BP: OBLOQUY AT PRESENT FOR CERTAIN, BUT ALSO “BEYOND PETROLEUM”—WHERE WE NEED TO BE, a point violently underscored by the epic tragedy in the Gulf of Mexico that continues to unfold. And it’s wryly interesting, timingwise, how this follows hot on the heels of a ho-hum Earth Day anniversary and Obama’s call to resume domestic offshore oil exploration to bolster U.S. energy independence—reconsidered and cancelled post-Deepwater Horizon explosion, which, lest we forget, cost the lives of eleven crew members.
There’s also been a sizable wave made in the climate energy bill debate (see the New York Times story “Gulf Oil Spill Threatens to Rearrange Washington’s Climate Agenda”). Ah, our constant craving for energy to (em)power our lives, particularly in its crudest form, a liquid scream slithering from our distant past, hidden away far beneath the Earth’s surface, ornery oleaginous ghosts and amorphous liquified-fossil hobgoblins from yesteryear.
BP: Beyond petroleum is the brand tag and theme developed by Ogilvy & Mather for British Petroleum. “We want to build one of the world’s great brands by building an organization devoted to revolutionizing the world’s relationship with energy,” Lord John Browne, then-CEO of BP, was quoted as saying in Alina Wheeler’s Designing Brand Identity (Hoboken, NJ: John Wiley & Sons, 2003). How hollow those words now sound as the Gulf rupture threatens to surpass the Exxon Valdez Prince William Sound spill of two decades ago. Adding fuel, a senior BP executive informed members of Congress at a closed-door briefing yesterday that the well could conceivably spill as much as 60,000 barrels a day of oil—ten times the current estimate. Can this beast be stopped?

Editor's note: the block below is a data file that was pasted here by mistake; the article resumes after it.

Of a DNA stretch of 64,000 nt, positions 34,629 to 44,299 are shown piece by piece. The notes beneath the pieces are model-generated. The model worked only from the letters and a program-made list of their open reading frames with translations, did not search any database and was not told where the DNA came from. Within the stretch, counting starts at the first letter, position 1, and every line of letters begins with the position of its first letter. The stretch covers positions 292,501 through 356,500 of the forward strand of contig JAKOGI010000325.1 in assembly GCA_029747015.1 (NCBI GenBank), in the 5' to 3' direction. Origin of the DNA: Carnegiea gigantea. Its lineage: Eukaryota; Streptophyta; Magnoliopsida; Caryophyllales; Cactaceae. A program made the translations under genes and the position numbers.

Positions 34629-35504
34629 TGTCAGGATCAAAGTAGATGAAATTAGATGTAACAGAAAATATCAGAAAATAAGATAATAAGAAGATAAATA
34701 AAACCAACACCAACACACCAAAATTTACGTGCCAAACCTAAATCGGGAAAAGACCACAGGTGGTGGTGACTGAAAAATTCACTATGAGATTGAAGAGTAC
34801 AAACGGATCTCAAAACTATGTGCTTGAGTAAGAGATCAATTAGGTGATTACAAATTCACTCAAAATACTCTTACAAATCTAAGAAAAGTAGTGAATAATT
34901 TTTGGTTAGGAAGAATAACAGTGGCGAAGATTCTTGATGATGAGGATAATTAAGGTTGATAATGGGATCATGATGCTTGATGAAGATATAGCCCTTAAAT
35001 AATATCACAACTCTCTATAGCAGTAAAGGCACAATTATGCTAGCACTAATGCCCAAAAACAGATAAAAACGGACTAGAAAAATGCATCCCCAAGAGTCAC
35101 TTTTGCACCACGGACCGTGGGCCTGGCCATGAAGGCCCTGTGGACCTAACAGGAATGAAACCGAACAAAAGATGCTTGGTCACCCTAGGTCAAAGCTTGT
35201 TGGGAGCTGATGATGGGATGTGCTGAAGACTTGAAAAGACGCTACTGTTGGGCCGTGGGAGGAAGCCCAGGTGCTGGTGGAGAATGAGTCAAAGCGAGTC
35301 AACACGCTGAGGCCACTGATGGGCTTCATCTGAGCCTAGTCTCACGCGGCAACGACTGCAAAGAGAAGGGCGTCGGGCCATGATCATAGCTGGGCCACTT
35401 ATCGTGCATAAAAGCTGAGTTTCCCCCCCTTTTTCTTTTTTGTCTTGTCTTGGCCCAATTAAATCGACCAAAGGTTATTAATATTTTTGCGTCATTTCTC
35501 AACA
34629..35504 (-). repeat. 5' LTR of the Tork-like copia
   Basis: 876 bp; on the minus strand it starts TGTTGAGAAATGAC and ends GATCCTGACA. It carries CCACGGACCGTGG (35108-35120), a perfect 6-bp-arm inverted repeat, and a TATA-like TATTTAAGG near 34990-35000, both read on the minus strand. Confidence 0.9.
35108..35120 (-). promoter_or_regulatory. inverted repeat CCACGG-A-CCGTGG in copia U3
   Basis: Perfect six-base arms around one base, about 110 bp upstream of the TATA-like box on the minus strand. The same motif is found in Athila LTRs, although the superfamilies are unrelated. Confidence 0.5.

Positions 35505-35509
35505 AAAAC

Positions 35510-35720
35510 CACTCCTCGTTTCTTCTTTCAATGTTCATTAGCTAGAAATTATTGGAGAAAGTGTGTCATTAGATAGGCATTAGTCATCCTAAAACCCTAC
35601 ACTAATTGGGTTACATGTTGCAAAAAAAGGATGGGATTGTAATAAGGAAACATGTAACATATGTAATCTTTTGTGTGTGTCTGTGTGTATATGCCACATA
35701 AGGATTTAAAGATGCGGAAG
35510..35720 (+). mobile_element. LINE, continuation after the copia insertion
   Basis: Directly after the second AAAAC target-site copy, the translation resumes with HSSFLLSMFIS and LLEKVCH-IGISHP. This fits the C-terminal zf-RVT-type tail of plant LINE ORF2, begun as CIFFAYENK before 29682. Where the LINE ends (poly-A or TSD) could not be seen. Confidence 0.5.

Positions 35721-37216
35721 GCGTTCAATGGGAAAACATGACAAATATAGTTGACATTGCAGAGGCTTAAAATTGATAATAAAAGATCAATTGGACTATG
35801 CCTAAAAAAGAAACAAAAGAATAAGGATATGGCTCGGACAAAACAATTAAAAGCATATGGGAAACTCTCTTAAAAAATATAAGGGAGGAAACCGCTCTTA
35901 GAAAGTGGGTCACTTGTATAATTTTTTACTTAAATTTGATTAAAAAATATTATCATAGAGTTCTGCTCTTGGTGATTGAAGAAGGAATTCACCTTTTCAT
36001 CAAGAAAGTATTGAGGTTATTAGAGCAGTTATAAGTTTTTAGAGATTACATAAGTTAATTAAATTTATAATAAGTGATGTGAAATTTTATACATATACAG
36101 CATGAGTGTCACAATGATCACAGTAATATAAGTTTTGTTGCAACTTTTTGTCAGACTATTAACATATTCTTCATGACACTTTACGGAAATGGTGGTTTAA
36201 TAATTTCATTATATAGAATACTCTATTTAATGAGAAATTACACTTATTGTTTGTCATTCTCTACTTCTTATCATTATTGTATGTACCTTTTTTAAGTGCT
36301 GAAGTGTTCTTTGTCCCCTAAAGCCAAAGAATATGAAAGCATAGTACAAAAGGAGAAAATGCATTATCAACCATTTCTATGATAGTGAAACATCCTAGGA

Getting beyond petroleum, honestly and realistically, is where we need to be. And safely harnessing new forms of energy in the amounts required to power our growing, demanding, let’s face it, insatiable world is no easy matter. That we already know. There is no silver bullet. It’s a challenge—perhaps the challenge of our age—that the greatest minds must apply themselves to and solve. Soon.
Humans have achieved so much, as have we squandered. As the great blob inexorably approaches the Gulf coastline, and authorities attempt to burn off yet another patch, and a giant steel trap is readied for containment like in some 1950s monster movie, we know we’re running out of time. Incentive enough?